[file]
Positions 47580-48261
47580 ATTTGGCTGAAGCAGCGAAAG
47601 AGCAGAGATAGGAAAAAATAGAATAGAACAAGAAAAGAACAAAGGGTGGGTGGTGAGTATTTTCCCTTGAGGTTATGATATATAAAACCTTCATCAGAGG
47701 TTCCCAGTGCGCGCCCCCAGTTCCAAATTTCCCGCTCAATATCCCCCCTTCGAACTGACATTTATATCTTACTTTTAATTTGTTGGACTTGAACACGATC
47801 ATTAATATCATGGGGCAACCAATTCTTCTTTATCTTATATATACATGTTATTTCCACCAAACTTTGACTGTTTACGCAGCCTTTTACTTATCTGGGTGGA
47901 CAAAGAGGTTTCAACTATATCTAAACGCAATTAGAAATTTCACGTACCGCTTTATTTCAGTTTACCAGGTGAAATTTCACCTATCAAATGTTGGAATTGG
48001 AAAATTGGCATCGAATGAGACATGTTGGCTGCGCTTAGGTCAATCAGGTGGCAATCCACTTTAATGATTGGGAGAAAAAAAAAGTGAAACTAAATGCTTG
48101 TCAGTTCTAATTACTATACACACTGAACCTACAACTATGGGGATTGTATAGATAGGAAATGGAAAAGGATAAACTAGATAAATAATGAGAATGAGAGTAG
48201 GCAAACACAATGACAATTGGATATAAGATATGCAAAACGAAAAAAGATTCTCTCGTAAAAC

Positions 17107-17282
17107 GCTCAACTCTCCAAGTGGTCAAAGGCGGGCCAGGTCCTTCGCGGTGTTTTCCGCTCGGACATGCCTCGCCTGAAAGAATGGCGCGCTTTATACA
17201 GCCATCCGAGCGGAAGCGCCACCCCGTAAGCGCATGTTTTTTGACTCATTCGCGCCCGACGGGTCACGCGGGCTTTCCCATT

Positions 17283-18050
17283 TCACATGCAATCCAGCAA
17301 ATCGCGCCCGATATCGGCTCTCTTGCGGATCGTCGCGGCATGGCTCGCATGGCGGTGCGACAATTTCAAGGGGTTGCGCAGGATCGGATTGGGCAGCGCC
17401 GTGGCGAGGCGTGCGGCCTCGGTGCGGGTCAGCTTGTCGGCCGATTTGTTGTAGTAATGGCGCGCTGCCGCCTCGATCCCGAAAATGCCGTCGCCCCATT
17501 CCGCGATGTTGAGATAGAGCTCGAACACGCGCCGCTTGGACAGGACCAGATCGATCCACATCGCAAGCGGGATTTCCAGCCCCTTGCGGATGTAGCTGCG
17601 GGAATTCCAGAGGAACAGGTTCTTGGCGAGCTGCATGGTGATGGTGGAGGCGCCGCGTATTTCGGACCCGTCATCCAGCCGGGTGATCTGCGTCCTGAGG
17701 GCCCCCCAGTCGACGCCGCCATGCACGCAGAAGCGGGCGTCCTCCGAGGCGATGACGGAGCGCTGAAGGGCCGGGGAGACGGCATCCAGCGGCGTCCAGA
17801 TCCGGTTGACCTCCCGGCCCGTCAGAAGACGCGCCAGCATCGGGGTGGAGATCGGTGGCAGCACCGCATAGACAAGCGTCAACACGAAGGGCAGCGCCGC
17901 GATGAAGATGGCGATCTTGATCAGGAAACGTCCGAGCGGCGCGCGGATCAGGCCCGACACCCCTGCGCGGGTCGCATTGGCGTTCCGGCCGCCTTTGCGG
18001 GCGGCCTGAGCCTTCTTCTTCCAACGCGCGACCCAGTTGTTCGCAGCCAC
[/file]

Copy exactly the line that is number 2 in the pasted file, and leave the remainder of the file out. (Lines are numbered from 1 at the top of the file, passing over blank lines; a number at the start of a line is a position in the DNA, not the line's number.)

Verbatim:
47580 ATTTGGCTGAAGCAGCGAAAG